Support Village Voice News With a Donation of Your Choice.
As we intensify the discussions relating to the Gladstones visit to Guyana to offer an apology for their ancestor, Sir John Gladstone’s role in slavery, one needs to take into consideration a number of factors. We must recognise that we didn’t force them, they came and they did not have to do so. The fact that the Gladstones recognise and accept that chattel slavery was an abominable exercise, and in fact the greatest evil in the history of the world is noteworthy and should be commended.
Conscious that they, along with other descendants of enslavers and some British parliamentarians, have called on British Prime Minister Rishi Sunak to make an apology on behalf of Britain and its citizens and he has dismissed the appeal, where individuals are prepared to part company with their governments in doing what is right, they need to be embraced and encouraged. This family has formed alliances with others to pursue the issue of righting the wrongs outside of the British government.
The issue of slavery, apology and reparation, in this specific case, applies to the African community and it is for this reason the community’s involvement in developing a consensual programme is necessary. The Government of Guyana cannot lead the discussions but could play a role of facilitating the discussions, by making available the resources of the state, and this must be made very clear to all. The visit of the Gladstones should be embraced and the positives that emerged from their plans can be incorporated into the African programme, but along the way the Africans must lead the charge in pursuit of reparations for the community.
It should also not escape attention that this issue is being confronted in the decade dedicated to Africans by the United Nations (UN) under the theme “People of African descent: recognition, justice and development.” One of the UN’s objectives for this decade is: “To strengthen national, regional and international action and cooperation in relation to the full enjoyment of economic, social, cultural, civil and political rights by people of African descent and their full and equal participation in all aspects of society;”
The issue of continuous transgressions that are committed against the African community by the Ali/Jagdeo regime cannot be allowed to go unnoticed. As starters, Africans would be in order to demand from the regime every iota of the Constitution of Guyana be respected. The non-respect for the supreme instrument puts at greater risk the rights and well-being of this group to be treated with respect and dignity and participate in the patrimony of this nation as equals and not lesser than.
The Ali/Jagdeo regime is yet to convince the African community they bring to the conversation of reparation any sincerity, that they are prepared to treat Africans as equals and most importantly respect their right to self-determination (participating as a group or individual), which includes the right to political association, respect for their elected representatives, and social and economic empowerment.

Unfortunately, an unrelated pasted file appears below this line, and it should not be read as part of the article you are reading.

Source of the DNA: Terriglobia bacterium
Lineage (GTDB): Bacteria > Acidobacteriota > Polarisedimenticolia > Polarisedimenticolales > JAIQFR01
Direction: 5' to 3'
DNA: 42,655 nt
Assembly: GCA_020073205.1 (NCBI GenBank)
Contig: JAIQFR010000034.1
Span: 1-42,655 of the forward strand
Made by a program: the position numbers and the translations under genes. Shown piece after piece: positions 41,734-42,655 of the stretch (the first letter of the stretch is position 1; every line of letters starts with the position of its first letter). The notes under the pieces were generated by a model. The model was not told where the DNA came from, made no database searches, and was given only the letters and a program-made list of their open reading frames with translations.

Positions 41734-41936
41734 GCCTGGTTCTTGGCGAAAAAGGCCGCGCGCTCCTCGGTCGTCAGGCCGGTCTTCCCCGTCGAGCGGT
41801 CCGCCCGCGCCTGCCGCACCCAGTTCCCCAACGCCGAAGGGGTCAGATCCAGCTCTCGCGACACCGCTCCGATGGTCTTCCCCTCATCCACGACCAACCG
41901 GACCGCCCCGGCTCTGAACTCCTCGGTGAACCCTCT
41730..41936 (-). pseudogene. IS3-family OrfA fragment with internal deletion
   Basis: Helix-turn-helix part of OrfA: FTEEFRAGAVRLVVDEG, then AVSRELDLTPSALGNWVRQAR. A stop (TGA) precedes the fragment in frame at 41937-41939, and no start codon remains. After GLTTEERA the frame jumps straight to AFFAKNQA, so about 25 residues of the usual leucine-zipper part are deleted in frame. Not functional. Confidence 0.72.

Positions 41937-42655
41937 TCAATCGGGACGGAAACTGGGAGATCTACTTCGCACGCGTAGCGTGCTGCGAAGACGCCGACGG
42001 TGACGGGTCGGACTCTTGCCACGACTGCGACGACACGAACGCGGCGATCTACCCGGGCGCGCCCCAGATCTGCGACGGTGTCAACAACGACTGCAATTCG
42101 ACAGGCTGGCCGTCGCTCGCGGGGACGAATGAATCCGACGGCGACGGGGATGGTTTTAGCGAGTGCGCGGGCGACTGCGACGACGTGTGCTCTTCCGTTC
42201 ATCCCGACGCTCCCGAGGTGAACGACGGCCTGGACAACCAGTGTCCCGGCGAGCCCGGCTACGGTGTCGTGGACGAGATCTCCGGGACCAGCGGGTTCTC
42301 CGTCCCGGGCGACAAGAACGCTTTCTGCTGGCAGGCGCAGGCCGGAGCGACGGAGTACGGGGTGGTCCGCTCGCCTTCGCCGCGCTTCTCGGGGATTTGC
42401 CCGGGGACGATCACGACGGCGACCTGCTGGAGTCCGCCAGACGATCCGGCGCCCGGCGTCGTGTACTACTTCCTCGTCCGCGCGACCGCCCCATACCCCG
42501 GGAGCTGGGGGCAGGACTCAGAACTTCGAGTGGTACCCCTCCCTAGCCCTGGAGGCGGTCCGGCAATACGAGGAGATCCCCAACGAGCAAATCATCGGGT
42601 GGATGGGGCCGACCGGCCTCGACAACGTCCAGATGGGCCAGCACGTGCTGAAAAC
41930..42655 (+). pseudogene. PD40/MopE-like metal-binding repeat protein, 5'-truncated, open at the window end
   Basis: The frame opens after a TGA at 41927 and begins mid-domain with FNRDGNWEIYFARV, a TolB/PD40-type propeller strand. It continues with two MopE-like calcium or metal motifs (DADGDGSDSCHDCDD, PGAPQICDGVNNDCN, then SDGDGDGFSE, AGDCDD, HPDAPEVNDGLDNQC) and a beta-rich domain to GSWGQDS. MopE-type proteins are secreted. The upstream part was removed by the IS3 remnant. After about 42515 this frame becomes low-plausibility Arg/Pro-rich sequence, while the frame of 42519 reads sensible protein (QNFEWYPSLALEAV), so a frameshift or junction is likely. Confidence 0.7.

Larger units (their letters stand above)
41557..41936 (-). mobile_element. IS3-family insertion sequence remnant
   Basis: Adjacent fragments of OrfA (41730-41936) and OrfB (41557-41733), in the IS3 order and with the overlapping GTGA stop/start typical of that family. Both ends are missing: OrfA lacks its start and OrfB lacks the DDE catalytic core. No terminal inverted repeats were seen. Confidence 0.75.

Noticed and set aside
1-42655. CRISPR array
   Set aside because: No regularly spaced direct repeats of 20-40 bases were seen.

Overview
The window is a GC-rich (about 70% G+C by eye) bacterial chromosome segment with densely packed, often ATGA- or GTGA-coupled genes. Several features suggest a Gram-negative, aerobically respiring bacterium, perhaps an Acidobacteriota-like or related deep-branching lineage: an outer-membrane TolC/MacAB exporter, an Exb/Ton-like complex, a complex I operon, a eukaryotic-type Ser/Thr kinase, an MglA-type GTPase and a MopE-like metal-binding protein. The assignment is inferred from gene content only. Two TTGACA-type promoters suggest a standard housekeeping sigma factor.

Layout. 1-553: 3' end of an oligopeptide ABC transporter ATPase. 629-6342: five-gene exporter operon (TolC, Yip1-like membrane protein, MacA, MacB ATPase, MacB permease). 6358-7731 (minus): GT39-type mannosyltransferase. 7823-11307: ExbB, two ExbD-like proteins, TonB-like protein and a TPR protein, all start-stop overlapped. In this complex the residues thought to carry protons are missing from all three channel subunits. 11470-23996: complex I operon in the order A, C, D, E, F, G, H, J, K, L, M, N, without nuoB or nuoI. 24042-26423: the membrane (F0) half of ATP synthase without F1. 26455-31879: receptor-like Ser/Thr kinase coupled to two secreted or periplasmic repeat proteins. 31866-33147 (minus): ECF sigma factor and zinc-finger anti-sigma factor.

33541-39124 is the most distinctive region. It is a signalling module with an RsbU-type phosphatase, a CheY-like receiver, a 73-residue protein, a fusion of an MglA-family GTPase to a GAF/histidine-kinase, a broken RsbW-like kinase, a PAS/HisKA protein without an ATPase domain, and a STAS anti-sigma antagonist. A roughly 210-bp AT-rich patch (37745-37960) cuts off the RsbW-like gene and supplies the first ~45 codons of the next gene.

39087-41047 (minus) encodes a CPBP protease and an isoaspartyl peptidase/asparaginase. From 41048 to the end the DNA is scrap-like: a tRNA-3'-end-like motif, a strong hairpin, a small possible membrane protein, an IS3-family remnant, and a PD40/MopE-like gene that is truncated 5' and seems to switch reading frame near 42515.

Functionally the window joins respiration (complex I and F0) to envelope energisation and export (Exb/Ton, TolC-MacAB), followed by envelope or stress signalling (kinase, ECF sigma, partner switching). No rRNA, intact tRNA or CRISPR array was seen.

For instance, oil and gas, which is the most buoyant sector of the national economy, sees the exclusion of Africans from entrepreneurial opportunities and in some instances job opportunities even though they are qualified. We don’t need any academic paper to tell us what we see daily, particularly in government stories, accompanied by photos, of who are the principal beneficiaries of state contracts, have access to state resources and get the support to participate in the sector. More than 95% of the resources are out of the reach of Africans.
It will not be surprising, as we continue exploration for oil, offshore and land, that a sizable portion found on land will be given to non-African group(s) without even an opening bidding process that could allow the community to qualify.
Africans need a system put in place that speaks to Affirmative Action.
Those who were involved in slavery (the descendants of the enslavers and enslaved), along with genuine sympathizers, desirous of moving the process forward, at the local level, should form a team to develop programmes toward the realisation of set goals.
The Gladstones have opened our eyes further, that even today there are governments that do not value Africans as equals, consider chattel slavery abominable, deserving of an apology and efforts made at reparations. They are also showing us that society does not necessarily need governments to be agents of change when the people can, and that descendants of enslavers can acknowledge errors of the past and actively collaborate with the descendants of the enslaved and act in conformity with Article 1 of the United Nations Human Rights Declarations that: “All human beings are born free and equal in dignity and rights. They are endowed with reason and conscience and should act towards one another in a spirit of brotherhood.”